Leprosy may seem like an ancient illness, but people still get it today, though now it’s called Hansen’s disease. Although the infection can spread from person to person, it isn’t very contagious and is curable. Since it can disfigure, however, people with the disease face discrimination and even quarantines. And until recently, people in Hawaii with leprosy were sent to the colony of Kalaupapa. Over the past century, at least 8,000 people, most Native Hawaiians, were forced from their homes and into quarantine at the colony, reports Alia Wong for The Atlantic.
Now the National Park Service wants to open up the peninsula that Kalaupapa occupies. It’s already preserved as a National Historical Park, but when the last patient dies the "long-term plan" is to open the peninsula fully to tourists. But it’s still home to some. Wong writes:
Sixteen of those patients, ages 73 to 92, are still alive. They include six who remain in Kalaupapa voluntarily as full-time residents, even though the quarantine was lifted in 1969—a decade after Hawaii became a state and more than two decades after drugs were developed to treat leprosy, today known as Hansen’s disease. The experience of being exiled was traumatic, as was the heartbreak of abandonment, for both the patients themselves and their family members. Kalaupapa is secluded by towering, treacherous sea cliffs from the rest of Molokai—an island with zero traffic lights that takes pride in its rural seclusion—and accessing it to this day remains difficult. Tourists typically arrive via mule. So why didn’t every remaining patient embrace the new freedom? Why didn’t everyone reconnect with loved ones and revel in the conveniences of civilization? Many of Kalaupapa’s patients forged paradoxical bonds with their isolated world. Many couldn’t bear to leave it. It was “the counterintuitive twinning of loneliness and community,” wrote The New York Times in 2008. “All that dying and all of that living.”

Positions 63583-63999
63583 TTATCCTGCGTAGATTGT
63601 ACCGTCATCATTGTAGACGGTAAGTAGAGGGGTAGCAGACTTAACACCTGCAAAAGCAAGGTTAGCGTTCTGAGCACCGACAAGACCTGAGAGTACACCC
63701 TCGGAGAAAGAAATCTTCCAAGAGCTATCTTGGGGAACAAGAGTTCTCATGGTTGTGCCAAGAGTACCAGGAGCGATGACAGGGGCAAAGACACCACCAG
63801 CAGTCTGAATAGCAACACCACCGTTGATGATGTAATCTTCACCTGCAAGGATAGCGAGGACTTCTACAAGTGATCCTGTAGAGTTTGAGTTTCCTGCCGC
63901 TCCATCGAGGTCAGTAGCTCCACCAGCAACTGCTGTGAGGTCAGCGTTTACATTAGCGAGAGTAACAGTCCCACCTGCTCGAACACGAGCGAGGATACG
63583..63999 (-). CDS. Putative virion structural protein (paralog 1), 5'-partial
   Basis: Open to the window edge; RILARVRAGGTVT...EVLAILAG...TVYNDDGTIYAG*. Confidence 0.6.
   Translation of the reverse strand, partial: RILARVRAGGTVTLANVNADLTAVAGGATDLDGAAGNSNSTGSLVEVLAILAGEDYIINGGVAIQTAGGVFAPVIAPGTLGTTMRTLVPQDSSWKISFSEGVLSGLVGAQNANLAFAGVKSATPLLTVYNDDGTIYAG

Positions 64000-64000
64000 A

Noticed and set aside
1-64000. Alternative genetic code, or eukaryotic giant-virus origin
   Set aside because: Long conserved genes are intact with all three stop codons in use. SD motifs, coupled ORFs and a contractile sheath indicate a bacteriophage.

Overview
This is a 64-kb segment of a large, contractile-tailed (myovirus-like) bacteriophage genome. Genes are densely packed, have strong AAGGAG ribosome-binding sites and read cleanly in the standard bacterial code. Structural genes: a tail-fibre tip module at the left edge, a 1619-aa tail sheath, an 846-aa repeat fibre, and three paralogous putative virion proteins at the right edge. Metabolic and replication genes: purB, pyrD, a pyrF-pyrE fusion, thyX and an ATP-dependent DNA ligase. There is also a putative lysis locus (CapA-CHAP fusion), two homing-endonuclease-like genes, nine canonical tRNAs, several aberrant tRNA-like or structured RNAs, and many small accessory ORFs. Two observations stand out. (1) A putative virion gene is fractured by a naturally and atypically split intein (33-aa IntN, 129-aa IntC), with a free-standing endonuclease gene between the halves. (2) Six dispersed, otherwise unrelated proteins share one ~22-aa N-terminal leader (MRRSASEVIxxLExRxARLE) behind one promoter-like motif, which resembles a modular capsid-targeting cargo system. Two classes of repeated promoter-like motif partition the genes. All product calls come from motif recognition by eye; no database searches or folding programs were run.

And they did make it their home. Wong writes of the weddings as well as "dances, musical performances, lei-making contests and softball games," that would have been happy memories for the people still living there. Making the park more accessible would change all that. Some argue that the preservation the park would bring would be a way to honor the memory of those who once lived there. But others disagree. "Some are concerned that an influx of outsiders, particularly those who aren’t sensitive to or familiar with Kalaupapa’s past, would deteriorate the peninsula’s spiritual ambience and undermine its historical legacy," Wong writes.
Conflict over the use of land sacred to Native Hawaiians elsewhere in Hawaii also color the discussion over the future for Kalaupapa. These conflicts are more than just a debate over one place — they can come to symbolize history.
“Every time one person dies, we get less and less,” said Clarence “Boogie” Kahilihiwa, one of the few living Kalaupapa patients, told The Times back in 2008. Wong writes:
And even though Kahilihiwa supports the proposed change — at least the idea of allowing children to visit — tourism isn’t on his mind: “Come when we alive,” he told The Associated Press earlier this month, speaking in Hawaiian Pidgin. “No come when we all dead.”